Pet Ownership Boosts Health

Posted on Jul 5, 2020

When’s the last time you hugged someone or held someone’s hand? How about snuggling? Touch is one of the basic needs we have as humans, but with the Covid-19 pandemic, touch is in short supply. Now, more than ever, people are avoiding one another for fear of getting sick. Thankfully, though, there are pets! A pet dog or cat can be a real help to a lonely person who longs to snuggle, hug, and/or touch another living being…

Pet ownership boosts health. Indeed, having a pet dog or cat in the house not only gives a person purpose, since they have to care for their pet, but also companionship, someone to talk to, and a warm, furry snuggle partner when the world seems cold and scary.

How does petting a pet help a person? Well, studies performed by the University of Miami’s Touch Research Institute found that touch helps lessen pain, slows the heart rate, and lowers both blood glucose and blood pressure. Furthermore, touch enhances a person’s alertness and their performance. It also improves a person’s pulmonary and immune functions.

Taking care of a pet can help relieve a person’s pain and depression. If you’ve ever seen how Seniors light up when a dog or cat is brought into a nursing home, you’ll know that pets have the unique ability to elevate people’s moods. There’s a theory that pets boost people’s oxytocin levels. Oxytocin makes people feel good!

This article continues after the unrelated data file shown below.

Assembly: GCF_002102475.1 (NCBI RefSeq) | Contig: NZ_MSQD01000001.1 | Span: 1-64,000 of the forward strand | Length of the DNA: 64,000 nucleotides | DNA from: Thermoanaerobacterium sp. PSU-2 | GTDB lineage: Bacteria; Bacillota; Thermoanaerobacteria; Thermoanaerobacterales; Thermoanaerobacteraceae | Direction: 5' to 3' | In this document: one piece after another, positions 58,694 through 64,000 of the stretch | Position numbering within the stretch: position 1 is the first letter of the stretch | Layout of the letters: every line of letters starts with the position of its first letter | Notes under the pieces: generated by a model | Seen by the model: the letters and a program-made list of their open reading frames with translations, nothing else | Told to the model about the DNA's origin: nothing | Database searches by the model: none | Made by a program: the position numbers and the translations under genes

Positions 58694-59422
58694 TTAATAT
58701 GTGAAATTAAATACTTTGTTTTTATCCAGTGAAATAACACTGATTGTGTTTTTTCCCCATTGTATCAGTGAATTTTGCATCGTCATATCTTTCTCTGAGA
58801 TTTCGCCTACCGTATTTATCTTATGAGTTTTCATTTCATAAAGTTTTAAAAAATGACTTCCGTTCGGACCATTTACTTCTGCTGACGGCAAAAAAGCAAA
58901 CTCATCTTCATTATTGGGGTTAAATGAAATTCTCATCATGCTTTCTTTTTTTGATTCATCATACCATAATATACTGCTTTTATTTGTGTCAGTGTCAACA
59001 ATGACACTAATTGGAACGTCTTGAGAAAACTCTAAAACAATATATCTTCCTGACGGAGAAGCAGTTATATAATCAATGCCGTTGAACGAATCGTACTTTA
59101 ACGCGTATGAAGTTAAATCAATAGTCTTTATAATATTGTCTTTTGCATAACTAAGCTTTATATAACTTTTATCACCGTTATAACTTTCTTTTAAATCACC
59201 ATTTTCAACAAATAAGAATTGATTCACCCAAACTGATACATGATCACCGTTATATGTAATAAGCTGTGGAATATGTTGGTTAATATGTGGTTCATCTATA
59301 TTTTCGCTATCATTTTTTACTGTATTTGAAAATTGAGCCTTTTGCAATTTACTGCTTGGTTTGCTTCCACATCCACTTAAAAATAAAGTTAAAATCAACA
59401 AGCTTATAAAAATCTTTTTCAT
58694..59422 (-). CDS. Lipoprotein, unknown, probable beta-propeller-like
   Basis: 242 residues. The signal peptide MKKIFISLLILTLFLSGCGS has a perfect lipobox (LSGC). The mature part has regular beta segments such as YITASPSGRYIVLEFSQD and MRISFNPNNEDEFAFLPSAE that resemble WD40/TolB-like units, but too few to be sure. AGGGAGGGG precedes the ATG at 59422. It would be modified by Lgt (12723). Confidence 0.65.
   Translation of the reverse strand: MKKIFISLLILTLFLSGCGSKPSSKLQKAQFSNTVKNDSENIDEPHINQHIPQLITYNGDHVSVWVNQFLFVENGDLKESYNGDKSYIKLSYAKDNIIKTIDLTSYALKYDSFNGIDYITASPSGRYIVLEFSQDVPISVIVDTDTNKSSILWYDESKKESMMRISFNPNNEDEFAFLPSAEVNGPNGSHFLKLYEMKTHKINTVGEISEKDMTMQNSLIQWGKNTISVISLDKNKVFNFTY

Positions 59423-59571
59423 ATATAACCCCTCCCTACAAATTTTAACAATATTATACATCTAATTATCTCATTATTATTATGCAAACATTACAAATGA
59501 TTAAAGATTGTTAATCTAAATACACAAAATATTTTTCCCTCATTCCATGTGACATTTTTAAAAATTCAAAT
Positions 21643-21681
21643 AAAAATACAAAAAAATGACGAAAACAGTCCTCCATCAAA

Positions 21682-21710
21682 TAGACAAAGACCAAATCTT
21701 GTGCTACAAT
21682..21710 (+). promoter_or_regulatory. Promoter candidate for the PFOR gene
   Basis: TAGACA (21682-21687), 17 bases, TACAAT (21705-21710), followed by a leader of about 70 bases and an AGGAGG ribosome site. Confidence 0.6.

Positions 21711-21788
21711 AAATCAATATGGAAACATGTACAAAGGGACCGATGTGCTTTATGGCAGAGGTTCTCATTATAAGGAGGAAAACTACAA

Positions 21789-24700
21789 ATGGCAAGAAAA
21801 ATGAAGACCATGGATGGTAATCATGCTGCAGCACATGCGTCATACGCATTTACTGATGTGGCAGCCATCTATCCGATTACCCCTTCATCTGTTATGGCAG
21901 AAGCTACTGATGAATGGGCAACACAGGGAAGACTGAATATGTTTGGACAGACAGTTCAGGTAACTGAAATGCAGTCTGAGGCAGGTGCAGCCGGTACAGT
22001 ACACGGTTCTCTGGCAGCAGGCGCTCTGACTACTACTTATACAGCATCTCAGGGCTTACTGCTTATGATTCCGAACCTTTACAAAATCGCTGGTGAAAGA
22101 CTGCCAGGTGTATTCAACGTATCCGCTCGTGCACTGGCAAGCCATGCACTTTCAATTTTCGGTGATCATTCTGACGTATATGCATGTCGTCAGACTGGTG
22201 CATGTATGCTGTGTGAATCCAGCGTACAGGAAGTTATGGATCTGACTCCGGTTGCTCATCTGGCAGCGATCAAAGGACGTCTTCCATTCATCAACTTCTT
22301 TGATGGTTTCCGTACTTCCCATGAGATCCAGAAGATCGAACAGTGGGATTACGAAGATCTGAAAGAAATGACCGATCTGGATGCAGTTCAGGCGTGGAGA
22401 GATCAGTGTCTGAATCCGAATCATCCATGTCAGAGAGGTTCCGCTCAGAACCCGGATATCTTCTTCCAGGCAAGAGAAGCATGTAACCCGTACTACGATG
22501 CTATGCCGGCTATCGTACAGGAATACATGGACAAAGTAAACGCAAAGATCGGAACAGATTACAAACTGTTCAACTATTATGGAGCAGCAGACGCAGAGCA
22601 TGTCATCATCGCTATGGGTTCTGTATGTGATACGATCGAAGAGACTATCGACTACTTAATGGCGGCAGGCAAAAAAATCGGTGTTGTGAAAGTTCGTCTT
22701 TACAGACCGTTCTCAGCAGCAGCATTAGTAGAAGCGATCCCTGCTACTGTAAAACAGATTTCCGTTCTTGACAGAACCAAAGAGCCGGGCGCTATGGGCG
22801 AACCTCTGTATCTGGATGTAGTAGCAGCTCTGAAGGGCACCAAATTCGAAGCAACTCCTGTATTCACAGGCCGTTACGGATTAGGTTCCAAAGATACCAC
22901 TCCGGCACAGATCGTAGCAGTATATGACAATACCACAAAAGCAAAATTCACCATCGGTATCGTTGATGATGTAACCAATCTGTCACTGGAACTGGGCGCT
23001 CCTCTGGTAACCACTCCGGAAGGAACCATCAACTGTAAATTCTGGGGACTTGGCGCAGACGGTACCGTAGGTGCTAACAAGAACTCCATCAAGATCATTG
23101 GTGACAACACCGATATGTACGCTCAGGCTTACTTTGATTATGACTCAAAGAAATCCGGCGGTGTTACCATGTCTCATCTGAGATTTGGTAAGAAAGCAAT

Studies of dog owners in Sweden found that those who owned a dog had a lower risk of death from cardiovascular disease. Maybe it’s because dog owners get good exercise walking their dogs.

Studies of cats found that newborns who live with cats in the house have a lower risk of childhood asthma, pneumonia and bronchiolitis.

If you do a Google search about pets and their health benefits, you’ll find even more information regarding the health benefits of pet ownership.

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